How the COVID Vaccine Might Affect Our Schools

Thomas Daniels, Sports Editor

The months march on, and COVID-19 is moving unpredictably. The uncertain future continues to be a contested debate, which does not exclude how executives handle education during these times. Besty DeVos, the Secretary of Education, criticized Fairfax County Public Schools (FCPS) in early July for closing schools and going virtual in the spring. In early June, FCPS Superintendent Dr. Scott Brabrand and Virginia Governor Ralph Northam decided to go along with online learning heading into the fall. School officials also put a plan into place to bring students back to in-person school, which would be in four operational levels.

FCPS already passed the first level, which is a fully online learning experience. Phase two, which is cohort learning, started phasing in early October, and FCPS will be completely in phase two by the end of November. In this phase, students with disabilities, learning English or are in Pre-K through second grade can go to school, for one or more days, with CDC guidelines in place. Pre-K, Kindergarten, and Special-Ed will be totally operational on November 16, and grades 1 and 2 will come back on November 30. As the virus dwindles, and Dr. Brabrand deems it safe, students will enter phase three.

At this level, everyone will be attending FCPS schools, but in two alternating groups, one group in-person for two days and one group online for two days. For grades 3-6, this starts on January 3, and for grades 7-12, this starts on January 26.* According to an October 23 update, FCPS hopes to “provide all students with in-person learning no later than the beginning of the second semester in February.”

Minae Kim, a senior at Woodson, thinks that it “would be one of the smarter choices if we do go back so not everyone is in the school at once and limit interactions.”

Although, Lydia Falardeau, also a senior, has concerns saying, via email, “it will be kind of confusing to balance the online and the in school work for the teachers and the students alike.”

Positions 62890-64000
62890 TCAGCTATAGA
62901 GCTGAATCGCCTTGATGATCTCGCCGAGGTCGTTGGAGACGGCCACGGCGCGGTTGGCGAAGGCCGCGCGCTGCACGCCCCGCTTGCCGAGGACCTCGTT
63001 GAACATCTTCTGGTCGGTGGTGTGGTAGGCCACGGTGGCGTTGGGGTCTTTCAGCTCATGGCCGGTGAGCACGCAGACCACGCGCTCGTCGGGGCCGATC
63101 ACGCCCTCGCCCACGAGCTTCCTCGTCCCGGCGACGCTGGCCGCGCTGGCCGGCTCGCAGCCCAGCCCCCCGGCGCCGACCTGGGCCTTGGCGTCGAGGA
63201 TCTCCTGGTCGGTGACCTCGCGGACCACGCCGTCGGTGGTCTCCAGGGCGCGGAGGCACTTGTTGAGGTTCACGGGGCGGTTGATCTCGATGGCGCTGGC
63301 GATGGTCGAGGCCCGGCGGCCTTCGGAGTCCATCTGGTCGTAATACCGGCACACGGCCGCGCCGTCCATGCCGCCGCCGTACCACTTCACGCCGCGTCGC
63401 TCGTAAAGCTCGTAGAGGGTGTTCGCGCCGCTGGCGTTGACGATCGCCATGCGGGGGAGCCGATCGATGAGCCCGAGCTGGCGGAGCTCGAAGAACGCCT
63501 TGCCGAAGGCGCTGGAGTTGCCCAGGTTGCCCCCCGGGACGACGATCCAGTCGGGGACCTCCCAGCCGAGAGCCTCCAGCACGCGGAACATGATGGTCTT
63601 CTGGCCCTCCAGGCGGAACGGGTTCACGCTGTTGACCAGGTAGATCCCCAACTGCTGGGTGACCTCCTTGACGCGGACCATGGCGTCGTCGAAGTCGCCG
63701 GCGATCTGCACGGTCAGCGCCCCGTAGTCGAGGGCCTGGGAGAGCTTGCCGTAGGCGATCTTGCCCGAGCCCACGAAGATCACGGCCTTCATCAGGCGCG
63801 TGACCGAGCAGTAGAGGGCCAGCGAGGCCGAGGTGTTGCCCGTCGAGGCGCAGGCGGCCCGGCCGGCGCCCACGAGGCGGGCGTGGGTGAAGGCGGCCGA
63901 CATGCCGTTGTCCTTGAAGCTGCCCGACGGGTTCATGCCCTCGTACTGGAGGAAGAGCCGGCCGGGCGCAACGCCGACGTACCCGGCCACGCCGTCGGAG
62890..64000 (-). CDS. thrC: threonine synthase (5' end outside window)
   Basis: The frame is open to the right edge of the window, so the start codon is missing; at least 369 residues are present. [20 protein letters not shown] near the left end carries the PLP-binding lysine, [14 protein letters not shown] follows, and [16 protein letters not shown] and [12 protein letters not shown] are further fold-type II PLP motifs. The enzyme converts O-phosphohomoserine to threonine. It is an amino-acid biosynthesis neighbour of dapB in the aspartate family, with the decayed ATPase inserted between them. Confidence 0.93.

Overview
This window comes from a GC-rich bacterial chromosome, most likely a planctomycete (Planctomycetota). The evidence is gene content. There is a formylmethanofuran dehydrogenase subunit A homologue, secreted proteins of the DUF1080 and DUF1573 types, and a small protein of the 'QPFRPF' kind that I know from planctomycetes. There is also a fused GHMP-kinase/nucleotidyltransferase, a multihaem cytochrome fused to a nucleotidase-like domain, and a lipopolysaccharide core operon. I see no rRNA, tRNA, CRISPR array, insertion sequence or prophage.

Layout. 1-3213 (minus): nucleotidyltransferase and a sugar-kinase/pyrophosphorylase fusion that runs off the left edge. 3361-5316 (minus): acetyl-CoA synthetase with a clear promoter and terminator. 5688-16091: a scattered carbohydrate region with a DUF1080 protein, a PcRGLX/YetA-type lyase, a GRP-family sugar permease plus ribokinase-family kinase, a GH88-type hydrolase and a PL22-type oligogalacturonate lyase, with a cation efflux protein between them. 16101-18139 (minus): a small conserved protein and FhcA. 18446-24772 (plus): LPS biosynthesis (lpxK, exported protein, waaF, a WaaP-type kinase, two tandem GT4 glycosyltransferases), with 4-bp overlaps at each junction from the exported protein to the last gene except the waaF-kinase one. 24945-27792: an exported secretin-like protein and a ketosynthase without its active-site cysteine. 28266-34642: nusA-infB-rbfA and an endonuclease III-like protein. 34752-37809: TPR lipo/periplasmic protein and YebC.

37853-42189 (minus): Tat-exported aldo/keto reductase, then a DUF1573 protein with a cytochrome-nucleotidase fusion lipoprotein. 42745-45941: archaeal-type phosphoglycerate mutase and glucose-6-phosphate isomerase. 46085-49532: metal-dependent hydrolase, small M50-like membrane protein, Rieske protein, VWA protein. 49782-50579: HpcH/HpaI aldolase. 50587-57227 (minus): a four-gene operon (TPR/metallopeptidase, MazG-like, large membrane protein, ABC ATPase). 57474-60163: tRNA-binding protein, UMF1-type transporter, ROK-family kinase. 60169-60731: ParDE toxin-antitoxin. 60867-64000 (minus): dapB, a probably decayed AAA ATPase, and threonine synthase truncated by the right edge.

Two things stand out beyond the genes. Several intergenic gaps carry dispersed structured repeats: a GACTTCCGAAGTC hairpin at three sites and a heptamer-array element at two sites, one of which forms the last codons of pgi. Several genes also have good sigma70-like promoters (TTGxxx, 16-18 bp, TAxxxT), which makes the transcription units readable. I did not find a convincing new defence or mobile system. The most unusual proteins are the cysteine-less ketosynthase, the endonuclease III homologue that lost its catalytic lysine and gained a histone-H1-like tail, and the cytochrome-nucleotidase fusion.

There will only be one person per seat on bus rides to Woodson, and there will be seating limits for classrooms. To make sure that everyone is safe in class, students will have to wear masks in school, have daily health screening questions, and wash hands frequently. As the year progresses, FCPS can move between levels, based on Fairfax county metrics. Asynchronous Mondays will still happen during this period as well.

The final stage will be 100 percent in-person classes with CDC guidelines in place. Choices to stay online during the year will be active during phases two through four, and FCPS will reconfirm choices made by parents and students.

Cartoon by Ariana Tackett

Teachers can submit a preference to teach online, but Woodson will ask teachers to come back to school if needed. Health reasons will be reviewed by officials who will try to match teachers with students who prefer virtual.

Regarding vaccines, when they come to the public, students have to get the vaccine if there is an outbreak in the school, and if the State Health Commissioner exercises his authority to require it. Minae Kim thinks that vaccines “should be [mandatory] just to take extra precaution because the virus is so spreadable.”

Falardeau agrees, saying, “I think students will have to get a vaccine before coming back to school.”

Otherwise, parents may refuse to have their students vaccinated if it’s against their religion, or they may have a medical condition that prevents them from getting the vaccine.

In other states, Georgia, for example, re-opened their schools in August and saw a spike in COVID-19 cases. Around 1,200 students and teachers in the Cherokee County School District had to stay in quarantine for the lack of preparedness. Pictures of packed hallways at North Paulding High School were sent online and created such a storm that the principal of the school suspended the student who took the photo. The principal later lifted the suspension, and the school has been closed.

 

*On November 12, the Superintendent will come out with a plan to potentially have grades 3-12 go back to school earlier than the current schedule.